The terror of war and arms control

The early 1980s marked a period of renewed distrust between the nuclear powers and a growth in the size of nuclear arsenals. In 1986, there were 70,000 nuclear warheads distributed almost equally between the US and Soviet Russia. How close the two sides came to confrontation was illustrated by the November 1983 “fear of war.” Soviet nuclear forces misinterpreted a NATO exercise called Able Archer 83 for the start of a nuclear strike. Soviet nuclear forces in Europe were put on standby for five minutes to conduct a preemptive nuclear strike.

Once again, constructive dialogues between Washington and Moscow were renewed, culminating in the historic 1986 summit in Reykjavik between Ronald Reagan and Mikhail Gorbachev, which is widely regarded as the beginning of the end of the Cold War.

The summit kicked off decades of disarmament, beginning with the signing of the Intermediate-range Nuclear Forces (INF) Treaty in 1987. The INF removed intermediate-range ballistic missiles from US and Soviet arsenals. It also paved the way for the Strategic Weapons Reduction Treaties (Start), which effectively curbed nuclear proliferation, at least between the world’s two major nuclear superpowers.

Vladimir Putin watches the launch of Russia's Sarmat ICBM via video link in his Kremlin office, April 2022.
Threat: Vladimir Putin watches the launch of Russia’s Sarmat ICBM in his Kremlin office, April 2022.
EPA-EFE/Mikhail Klimentyev/Kremlin Pool/Sputnik

But the end of the Soviet Union brought an uncertain time for arms control processes, as central command structures became fragmented. The dissolution of the Soviet Union also led to a dangerous increase in the number of countries with nuclear weapons. In 1991, Lithuania, Belarus and Ukraine remained in possession of more than 2,000 former Soviet warheads. After the signing of the Budapest Memorandum in January 1994, these weapons were returned to Russia and subjected to the disarmament process outlined by Start.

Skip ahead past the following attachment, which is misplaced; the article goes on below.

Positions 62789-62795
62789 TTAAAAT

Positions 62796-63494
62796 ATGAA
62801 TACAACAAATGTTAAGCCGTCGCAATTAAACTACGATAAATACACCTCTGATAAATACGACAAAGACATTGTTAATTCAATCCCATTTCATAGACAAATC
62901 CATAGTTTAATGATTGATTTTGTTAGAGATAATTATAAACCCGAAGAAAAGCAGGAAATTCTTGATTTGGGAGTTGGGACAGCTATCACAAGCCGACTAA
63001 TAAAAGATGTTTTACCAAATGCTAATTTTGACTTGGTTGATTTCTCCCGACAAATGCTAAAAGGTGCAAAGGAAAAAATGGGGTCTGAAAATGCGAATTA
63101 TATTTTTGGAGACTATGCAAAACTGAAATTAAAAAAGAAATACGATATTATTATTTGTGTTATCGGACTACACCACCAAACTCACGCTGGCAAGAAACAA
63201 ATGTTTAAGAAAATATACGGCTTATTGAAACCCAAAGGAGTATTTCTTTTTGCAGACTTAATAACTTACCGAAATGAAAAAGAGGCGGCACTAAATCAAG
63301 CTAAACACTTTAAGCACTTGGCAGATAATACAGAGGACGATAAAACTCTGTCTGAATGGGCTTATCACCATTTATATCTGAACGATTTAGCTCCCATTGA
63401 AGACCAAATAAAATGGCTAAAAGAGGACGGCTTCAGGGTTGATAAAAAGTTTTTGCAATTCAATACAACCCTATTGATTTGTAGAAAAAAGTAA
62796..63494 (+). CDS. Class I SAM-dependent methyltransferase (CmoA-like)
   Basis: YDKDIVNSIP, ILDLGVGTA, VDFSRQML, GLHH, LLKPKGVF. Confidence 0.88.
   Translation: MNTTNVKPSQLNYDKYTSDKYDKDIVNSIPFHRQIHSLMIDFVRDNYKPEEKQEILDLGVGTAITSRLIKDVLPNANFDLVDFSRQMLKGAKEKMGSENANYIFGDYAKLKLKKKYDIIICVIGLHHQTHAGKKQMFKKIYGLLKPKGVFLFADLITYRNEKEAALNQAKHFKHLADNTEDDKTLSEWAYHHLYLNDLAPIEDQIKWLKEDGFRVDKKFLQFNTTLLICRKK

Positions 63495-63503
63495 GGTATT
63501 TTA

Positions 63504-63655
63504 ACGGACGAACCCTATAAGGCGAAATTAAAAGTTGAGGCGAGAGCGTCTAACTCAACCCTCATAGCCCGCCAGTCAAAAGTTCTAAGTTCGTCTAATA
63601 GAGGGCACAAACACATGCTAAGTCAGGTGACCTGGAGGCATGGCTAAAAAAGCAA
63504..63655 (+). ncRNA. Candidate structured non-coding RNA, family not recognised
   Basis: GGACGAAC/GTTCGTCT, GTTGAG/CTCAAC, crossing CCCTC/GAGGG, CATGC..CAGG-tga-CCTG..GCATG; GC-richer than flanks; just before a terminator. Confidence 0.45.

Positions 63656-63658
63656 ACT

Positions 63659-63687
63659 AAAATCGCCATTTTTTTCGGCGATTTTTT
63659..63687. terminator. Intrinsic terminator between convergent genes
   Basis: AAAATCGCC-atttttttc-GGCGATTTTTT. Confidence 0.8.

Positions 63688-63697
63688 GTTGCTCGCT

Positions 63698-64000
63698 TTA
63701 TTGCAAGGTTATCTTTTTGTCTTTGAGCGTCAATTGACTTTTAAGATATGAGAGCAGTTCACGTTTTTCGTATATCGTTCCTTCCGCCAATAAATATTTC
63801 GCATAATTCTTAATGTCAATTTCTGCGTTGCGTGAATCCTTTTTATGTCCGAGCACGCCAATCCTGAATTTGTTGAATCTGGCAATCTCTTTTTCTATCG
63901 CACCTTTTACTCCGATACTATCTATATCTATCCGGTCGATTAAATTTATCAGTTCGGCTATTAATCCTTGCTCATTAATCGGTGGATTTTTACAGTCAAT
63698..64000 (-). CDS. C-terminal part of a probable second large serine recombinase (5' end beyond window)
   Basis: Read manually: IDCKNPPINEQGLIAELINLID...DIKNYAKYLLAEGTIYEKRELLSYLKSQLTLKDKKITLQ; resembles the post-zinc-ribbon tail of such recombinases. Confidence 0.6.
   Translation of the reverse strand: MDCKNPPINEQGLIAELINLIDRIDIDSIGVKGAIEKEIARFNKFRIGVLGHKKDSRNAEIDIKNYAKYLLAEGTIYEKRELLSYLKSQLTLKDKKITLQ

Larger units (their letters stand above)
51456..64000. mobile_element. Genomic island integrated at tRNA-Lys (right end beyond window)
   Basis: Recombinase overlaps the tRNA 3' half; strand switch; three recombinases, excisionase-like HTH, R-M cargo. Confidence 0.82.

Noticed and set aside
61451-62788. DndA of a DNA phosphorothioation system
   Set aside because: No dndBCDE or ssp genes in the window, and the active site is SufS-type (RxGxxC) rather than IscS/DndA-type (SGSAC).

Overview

Read more: Ukraine war: what is the Budapest memorandum and why did Russia’s invasion tear it apart?

These weapons reduction regimes were so successful that by 2012, 80% of the peak nuclear stockpiles in the US and Russia had been eliminated.

Eve of destruction?

But world leaders seem to have developed a renewed appetite for nuclear weapons. In 2019, countries like China ($10 billion – or £8 billion) and India ($2.3 billion) made significant investments in their strategic nuclear forces. Meanwhile, the UK announced in 2021 that it will increase its stockpile from 180 nuclear warheads to 240.

The US withdrawal from the landmark INF treaty in September 2019 by Donald Trump, blaming Russia for deploying cruise missiles that violated the INF agreement, also dealt a bitter blow to disarmament activists.

Putin has made use of the threat of nuclear war on several occasions in recent years. His move of the Iskander missiles to Kaliningrad in 2018 posed a direct threat to Baltic states such as Poland and Lithuania, both members of NATO. And now Russia is showing that, if it wants to, they are there to be used.

In the absence of arms control, nuclear weapons retain their dangerous symbolic allure for leaders like Putin. But the stark truth is that nuclear weapons have always put the world in catastrophic danger.